1 See& King v. Burwell, No. 14-114, 574 U.S. __ (Nov. 7, 2014) (granting petition for writ of certiorari); see also Lyle Denniston, Court to rule on health care subsidies, SCOTUSblog (Nov. 7, 2014), http://www.scotusblog.com/2014/11/court-to-rule-on-health-care-subsidies/.
2 See King v. Burwell, No. 14-1158 (4th Cir. July 22, 2014). The quoted statutory text is found at 26 U.S.C. § 36B(c)(2)(A)(i).
3 It is also possible for the Supreme Court could to issue a decision that does not fully resolve the matter.
4 See, e.g., Drew Altman, How 13 Million Americans Could Lose Insurance Subsidies, The Wall Street Journal, Nov. 19, 2014; John Harwood, In Cooperation’s Absence, a Phrase Yields a Supreme Court Case, N.Y. Times, Nov. 24, 2014, at A14; Sarah Ferris, Top policy group: SCOTUS move puts healthcare at stake, The Hill, Nov. 20, 2014.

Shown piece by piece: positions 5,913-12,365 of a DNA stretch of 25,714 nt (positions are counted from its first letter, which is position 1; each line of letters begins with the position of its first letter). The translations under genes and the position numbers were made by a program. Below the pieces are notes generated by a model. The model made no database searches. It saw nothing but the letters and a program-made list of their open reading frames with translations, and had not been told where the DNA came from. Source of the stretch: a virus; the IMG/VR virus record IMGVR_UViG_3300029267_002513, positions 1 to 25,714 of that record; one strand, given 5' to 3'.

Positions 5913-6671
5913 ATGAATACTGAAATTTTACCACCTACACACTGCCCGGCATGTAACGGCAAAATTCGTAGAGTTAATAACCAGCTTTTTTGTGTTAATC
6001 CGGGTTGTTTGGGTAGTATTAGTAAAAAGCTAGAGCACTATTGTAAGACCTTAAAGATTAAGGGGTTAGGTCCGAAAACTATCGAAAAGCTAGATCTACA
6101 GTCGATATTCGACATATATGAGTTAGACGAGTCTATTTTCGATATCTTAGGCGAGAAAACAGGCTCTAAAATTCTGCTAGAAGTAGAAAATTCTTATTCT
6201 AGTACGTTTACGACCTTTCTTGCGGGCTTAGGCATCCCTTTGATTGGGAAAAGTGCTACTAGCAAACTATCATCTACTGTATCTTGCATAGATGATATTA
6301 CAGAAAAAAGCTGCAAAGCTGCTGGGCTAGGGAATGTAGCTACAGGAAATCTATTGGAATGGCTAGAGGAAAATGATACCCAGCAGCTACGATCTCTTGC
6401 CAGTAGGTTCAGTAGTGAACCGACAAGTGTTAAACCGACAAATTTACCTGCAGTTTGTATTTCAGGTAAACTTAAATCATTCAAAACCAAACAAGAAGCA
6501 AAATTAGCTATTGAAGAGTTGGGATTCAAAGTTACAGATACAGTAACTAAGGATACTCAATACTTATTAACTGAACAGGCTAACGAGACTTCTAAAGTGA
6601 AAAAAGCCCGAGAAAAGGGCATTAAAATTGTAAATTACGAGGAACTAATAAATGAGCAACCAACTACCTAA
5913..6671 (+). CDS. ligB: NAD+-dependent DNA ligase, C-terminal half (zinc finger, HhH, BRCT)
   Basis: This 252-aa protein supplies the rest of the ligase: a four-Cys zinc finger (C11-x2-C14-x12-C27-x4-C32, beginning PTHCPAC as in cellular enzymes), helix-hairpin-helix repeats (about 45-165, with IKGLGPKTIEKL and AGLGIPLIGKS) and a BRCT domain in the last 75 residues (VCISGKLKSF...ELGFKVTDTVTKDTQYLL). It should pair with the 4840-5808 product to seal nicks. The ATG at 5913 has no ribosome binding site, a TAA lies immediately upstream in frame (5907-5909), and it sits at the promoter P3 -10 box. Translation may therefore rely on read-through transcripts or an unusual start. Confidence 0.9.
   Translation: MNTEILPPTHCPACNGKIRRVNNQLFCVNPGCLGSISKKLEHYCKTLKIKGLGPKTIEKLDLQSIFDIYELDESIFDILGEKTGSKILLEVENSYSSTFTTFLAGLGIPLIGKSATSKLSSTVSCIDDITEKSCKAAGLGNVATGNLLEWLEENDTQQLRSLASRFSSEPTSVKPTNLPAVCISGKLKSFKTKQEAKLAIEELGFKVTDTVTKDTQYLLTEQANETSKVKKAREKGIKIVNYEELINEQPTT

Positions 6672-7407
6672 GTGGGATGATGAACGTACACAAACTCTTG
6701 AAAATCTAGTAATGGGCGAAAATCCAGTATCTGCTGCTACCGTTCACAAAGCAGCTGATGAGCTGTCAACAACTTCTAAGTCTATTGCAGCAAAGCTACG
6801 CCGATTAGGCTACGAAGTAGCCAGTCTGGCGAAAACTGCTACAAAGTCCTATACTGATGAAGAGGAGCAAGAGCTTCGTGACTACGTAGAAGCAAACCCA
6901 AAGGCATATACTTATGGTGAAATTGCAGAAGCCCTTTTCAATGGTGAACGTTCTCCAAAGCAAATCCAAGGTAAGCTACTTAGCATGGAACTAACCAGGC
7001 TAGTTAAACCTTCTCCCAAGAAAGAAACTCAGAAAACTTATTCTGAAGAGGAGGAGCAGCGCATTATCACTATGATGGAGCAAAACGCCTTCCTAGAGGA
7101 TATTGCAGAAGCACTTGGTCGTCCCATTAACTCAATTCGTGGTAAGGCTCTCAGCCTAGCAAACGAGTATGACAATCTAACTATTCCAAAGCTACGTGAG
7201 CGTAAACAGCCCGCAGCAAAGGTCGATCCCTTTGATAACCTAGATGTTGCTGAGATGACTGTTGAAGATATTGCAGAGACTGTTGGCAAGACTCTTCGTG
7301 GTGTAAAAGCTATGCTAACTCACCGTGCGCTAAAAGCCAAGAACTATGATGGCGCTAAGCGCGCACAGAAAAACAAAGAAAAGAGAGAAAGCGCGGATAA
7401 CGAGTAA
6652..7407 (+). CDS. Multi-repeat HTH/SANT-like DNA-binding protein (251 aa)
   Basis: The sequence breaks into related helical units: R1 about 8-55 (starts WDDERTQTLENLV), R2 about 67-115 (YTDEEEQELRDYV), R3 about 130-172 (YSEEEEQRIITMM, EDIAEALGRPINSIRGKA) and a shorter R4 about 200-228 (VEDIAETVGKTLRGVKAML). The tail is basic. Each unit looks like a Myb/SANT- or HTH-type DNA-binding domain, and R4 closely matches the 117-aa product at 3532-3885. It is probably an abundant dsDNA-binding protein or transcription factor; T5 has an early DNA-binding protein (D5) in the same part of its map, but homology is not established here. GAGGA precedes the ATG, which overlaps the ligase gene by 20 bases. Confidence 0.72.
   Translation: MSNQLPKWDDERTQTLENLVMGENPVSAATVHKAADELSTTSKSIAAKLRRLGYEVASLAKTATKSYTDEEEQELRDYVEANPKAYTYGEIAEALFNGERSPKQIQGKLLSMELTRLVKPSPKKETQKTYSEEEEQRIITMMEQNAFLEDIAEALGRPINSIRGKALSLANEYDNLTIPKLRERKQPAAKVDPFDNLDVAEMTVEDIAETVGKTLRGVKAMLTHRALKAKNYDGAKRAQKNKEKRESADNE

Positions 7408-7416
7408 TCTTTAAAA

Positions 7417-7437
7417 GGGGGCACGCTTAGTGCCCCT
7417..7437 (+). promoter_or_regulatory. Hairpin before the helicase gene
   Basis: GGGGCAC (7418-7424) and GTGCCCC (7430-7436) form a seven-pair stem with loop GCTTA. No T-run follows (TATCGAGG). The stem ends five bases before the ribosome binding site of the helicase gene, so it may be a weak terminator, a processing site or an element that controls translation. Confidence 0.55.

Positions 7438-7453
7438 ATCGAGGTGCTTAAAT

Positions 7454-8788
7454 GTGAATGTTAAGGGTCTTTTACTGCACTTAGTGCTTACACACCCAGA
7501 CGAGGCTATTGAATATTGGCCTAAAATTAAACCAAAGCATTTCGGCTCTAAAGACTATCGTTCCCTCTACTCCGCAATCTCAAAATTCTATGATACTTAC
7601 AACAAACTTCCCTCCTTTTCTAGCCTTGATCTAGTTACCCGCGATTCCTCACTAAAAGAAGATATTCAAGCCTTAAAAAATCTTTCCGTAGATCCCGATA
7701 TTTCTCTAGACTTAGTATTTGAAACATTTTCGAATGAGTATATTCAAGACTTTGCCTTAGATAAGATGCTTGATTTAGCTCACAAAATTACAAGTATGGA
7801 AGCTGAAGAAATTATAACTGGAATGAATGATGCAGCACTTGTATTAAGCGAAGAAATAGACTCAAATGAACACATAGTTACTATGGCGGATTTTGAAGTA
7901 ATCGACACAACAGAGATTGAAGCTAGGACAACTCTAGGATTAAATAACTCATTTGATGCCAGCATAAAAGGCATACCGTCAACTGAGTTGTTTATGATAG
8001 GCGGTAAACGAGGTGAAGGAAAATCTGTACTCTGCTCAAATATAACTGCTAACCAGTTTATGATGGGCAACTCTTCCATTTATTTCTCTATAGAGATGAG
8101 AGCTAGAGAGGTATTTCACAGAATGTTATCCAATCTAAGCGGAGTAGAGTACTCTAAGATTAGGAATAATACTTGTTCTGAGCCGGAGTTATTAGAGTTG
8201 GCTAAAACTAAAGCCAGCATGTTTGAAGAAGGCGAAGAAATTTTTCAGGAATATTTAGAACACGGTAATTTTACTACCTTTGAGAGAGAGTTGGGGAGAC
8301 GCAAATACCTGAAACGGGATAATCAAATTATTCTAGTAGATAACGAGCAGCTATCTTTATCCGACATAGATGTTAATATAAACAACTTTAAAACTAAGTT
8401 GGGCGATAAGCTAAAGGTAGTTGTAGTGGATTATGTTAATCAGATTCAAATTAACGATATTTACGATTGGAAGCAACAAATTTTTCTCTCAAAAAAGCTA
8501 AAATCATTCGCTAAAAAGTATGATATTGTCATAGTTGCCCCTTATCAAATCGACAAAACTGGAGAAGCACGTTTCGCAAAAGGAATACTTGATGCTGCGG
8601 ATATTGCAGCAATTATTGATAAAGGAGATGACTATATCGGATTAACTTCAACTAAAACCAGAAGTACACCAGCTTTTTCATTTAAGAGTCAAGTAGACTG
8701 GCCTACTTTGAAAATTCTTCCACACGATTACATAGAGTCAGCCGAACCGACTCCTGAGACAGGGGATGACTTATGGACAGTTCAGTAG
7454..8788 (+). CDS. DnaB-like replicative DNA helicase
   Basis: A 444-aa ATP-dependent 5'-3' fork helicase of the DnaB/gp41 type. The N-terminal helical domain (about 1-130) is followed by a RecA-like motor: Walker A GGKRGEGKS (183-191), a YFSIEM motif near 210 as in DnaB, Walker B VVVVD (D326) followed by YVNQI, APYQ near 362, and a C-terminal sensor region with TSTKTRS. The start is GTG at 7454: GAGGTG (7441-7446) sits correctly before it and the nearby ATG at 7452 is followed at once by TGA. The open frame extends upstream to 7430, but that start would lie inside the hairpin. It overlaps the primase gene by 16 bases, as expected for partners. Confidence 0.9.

5 This number could be as high as 37 states, but has been subject to conflicting interpretations, as well as fluctuations over time. The seven states with “state partnership” exchanges (AR, DE, IL, IA, MI, NH, and WV) are included in the total, as these states are not generally considered to have a “State Exchange.” It is unclear whether New Mexico, Nevada and Oregon qualify as exchanges “established by the State” for subsidy purposes, as these state-run exchanges are using the healthcare.gov platform for the 2015 open enrollment period (Nevada and Oregon previously operated their own IT infrastructure). Idaho utilized healthcare.gov in 2014, but has rolled out its own state exchange for the 2015 open enrollment period. See Kaiser Family Foundation, State Health Insurance Marketplace Types, 2015, available at http://kff.org/health-reform/state-indicator/state-health-insurance-marketplace-types/ (last accessed Dec. 3, 2014).